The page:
• Hacohen Y.
      • Wong Y.Y.
      • Lechner C.
      • et al.
      Disease course and treatment responses in children with relapsing myelin oligodendrocyte glycoprotein antibody-associated disease.
      ]. In patients presenting with MOG-encephalitis and extensive bilateral cortical involvement, progression towards general cortical atrophy and irreversible deficits is described [
      • Armangue T.
      • Olive-Cirera G.
      • Martinez-Hernandez E.
      • et al.
      Associations of paediatric demyelinating and encephalitic syndromes with myelin oligodendrocyte glycoprotein antibodies: a multicentre observational study.
      ].

      4. Differential diagnosis

      Differences in lesion location and quality between MOGAD and AQP4-ab-positive NMOSD, respectively MS, are summarized in Table 1. Key imaging features in MOGAD are usually the absence of destructive lesions and resolution of lesions. Differential diagnosis includes viral encephalitis, CNS vasculitis, CNS-isolated hemophagocytic lymphohistiocytosis, brain tumors, and mitochondrial diseases (Fig. 2) [
      • Rostasy K.
      • Bajer-Kornek B.
      • Venkateswaran S.
      • Hemingway C.
      • Tardieu M.
      Differential diagnosis and evaluation in pediatric inflammatory demyelinating disorders.
      ,
      • Twilt M.
      • Benseler S.M.
      Childhood inflammatory brain diseases: pathogenesis, diagnosis and therapy.
      ,
      • Yiu E.M.
      • Laughlin S.
      • Verhey L.H.
      • Banwell B.L.
      Canadian Pediatric Demyelinating Disease N. Clinical and magnetic resonance imaging (MRI) distinctions between tumefactive demyelination and brain tumors in children.
      ,
      • Benson L.A.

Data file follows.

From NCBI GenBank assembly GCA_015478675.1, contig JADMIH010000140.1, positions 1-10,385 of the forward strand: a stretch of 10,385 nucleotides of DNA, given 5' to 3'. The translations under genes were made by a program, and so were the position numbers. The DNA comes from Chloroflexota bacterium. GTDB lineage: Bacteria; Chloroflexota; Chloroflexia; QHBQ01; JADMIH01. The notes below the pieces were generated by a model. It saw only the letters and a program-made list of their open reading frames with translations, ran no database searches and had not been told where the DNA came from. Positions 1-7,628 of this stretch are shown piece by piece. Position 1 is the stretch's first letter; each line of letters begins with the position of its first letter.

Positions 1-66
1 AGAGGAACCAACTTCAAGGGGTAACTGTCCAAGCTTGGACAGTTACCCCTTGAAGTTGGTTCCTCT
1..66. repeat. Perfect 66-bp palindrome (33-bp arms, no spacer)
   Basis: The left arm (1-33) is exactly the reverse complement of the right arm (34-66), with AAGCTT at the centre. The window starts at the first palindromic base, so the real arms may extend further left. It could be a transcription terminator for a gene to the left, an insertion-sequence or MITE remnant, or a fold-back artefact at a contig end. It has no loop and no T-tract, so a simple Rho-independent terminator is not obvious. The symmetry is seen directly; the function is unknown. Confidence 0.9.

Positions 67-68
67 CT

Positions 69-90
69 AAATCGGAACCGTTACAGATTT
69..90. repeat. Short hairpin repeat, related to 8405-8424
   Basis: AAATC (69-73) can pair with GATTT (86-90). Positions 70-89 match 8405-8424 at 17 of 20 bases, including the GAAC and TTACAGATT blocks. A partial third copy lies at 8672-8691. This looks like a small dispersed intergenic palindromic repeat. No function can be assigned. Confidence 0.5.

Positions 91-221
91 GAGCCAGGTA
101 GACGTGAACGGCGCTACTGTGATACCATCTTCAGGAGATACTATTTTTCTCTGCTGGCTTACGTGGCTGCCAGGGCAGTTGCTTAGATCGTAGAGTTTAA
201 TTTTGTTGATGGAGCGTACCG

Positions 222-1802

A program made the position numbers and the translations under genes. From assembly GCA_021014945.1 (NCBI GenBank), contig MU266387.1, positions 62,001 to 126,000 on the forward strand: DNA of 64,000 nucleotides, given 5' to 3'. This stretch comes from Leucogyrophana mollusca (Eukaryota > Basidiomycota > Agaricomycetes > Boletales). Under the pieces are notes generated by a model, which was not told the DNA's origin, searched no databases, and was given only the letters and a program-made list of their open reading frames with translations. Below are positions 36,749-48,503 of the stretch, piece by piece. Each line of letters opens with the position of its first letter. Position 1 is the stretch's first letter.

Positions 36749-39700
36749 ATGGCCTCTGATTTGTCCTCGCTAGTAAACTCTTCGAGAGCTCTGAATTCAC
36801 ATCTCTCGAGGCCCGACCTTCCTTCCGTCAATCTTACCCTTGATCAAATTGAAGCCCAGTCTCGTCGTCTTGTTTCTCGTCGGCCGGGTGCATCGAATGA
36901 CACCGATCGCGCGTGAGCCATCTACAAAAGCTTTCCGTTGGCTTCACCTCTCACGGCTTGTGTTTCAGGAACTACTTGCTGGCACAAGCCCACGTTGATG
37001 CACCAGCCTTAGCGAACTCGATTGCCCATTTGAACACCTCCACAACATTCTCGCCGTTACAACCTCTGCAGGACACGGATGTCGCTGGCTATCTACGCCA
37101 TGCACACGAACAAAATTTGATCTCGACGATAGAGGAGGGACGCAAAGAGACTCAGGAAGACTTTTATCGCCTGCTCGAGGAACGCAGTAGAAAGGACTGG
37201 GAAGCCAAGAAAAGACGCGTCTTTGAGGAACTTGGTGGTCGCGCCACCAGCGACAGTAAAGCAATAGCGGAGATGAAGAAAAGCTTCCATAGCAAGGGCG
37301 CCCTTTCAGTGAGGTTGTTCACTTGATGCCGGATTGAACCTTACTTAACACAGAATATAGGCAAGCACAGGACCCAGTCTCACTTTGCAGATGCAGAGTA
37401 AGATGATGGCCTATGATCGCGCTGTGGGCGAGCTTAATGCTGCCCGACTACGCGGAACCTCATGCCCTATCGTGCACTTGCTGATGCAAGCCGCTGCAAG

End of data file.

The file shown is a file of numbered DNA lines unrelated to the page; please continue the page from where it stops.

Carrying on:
• Li H.
      • Henderson L.A.
      • et al.
      Pediatric CNS-isolated hemophagocytic lymphohistiocytosis.
      ,
      • Wells E.
      • Hacohen Y.
      • Waldman A.
      • et al.
      Neuroimmune disorders of the central nervous system in children in the molecular era.
      ].
      Table 1Comparison of magnetic resonance imaging (MRI) characteristics in paediatric patients with MOG antibody associated disorders (MOGAD), AQP4 antibody positive neuromyelitis optica spectrum disorders (NMOSD), and multiple sclerosis (MS).
      MRI characteristicsMOGADAQP4-NMOSDMS
      Brain
      Cortical lesions+(+)++
      Juxtacortical lesions+++++++
      Periventricular lesions+++++++
      Callosal lesions+++++
      Dawson finger type lesions(+)(+)++
      Deep grey matter lesions++++
      Brainstem lesions++++++
      Poorly demarcated lesions++++++
      Well-demarcated lesions++++++
      T1 hypointense lesions++++++
      Lesion enhancement++++++
      Spinal cord
      Longitudinal extensive transverse myelitis+++++++
      Cervical involvement+++++++++
      Thoracic involvement++++++++
      Lumbar involvement+++(+)
      Centrally located+++(+)
      Peripherally located(+)+++
      Optic nerves
      Bilateral optic neuritis++++++
      Longitudinally extensive optic neuritis++++++++
      Anterior optic nerve involvement++++++
      Posterior optic nerve involvement++++++
      Chiasmal involvement++++
      Optic tract involvement(+)++(+)
      (+) rare, + infrequent, ++ frequent, +++ very frequent
      Data summarized from several studies [
      • Hacohen Y.
      • Absoud M.
      • Deiva K.